U.S. Environmental Protection Agency (EPA) chief Andrew Wheeler is sending signals that the Trump administration's plans to roll back Obama-era fuel-efficiency standards may not go forward as originally outlined. According to Wheeler, "key aspects" of the strategy are still under review.
Wheeler told Bloomberg that while the administration remains committed to rolling back the standards implemented under President Obama, "it's safe to say our final will not look exactly like the way we proposed it."
And while Wheeler said that moving forward with a plan to revoke California's authority to set its own requirements is "still an option," the administration has not yet committed to it.
California has become an obstacle to the Trump administration's ambitions for slackening fuel efficiency standards in several distinct steps. Several major automakers—Ford, Volkswagen, BMW, and Honda—along with 23 states volunteered to adhere to California's emissions reduction schedule rather than supporting the president's rollbacks.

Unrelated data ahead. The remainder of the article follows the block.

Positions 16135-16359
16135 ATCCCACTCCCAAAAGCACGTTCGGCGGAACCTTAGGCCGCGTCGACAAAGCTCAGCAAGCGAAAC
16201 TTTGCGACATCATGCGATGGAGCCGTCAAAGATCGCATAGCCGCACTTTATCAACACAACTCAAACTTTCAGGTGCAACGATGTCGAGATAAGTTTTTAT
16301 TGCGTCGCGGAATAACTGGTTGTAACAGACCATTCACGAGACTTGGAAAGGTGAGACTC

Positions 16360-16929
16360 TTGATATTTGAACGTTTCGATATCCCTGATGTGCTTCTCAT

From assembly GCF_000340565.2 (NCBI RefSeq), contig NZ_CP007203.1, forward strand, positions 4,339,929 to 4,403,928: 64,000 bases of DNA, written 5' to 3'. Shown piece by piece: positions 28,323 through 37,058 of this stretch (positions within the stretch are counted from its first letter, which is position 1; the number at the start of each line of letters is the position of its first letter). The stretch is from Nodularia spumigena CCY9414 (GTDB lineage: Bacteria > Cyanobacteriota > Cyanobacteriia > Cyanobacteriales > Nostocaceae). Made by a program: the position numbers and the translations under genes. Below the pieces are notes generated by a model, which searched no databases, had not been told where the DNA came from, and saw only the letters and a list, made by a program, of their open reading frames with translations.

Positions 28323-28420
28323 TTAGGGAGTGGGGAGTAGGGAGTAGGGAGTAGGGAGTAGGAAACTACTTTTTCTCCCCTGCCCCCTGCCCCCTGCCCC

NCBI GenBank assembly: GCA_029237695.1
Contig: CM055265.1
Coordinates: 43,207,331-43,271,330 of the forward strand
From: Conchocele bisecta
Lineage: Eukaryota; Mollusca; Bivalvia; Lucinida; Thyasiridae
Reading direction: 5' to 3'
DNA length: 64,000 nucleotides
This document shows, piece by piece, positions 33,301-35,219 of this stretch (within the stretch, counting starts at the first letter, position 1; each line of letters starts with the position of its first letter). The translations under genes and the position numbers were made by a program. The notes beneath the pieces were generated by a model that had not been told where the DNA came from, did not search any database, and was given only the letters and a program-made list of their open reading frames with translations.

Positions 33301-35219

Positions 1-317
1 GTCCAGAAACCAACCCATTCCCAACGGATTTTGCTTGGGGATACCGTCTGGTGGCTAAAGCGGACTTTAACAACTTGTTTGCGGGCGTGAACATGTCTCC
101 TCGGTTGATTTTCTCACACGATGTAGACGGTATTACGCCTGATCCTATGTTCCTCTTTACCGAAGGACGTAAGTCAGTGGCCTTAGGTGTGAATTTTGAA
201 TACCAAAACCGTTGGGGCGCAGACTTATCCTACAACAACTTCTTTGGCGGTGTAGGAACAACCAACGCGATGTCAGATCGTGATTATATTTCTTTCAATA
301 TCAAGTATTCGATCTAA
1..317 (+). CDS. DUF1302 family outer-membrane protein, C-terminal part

The U.S. Department of Justice announced it would investigate those automakers to determine whether they colluded in making that decision in a way that would violate federal antitrust laws. Since, the administration has been working to nullify California's authority to set its own emissions standards entirely.
The administration originally outlined a plan that would call for capping fuel-efficiency standards at a level equivalent to about 37 mpg in real-world measurement. Officials justified the reversal of the previous policy by saying it would reduce the cost of new cars, giving consumers more flexibility to purchaser newer, safer vehicles rather than holding on to older ones.
Both the policies laid out in the proposal and the rationalizations behind them were almost instantly called into question when it was first unveiled, and while it appears the administration is willing to go to great lengths to see it implemented, it remains to be seen just how much leeway it will ultimately have.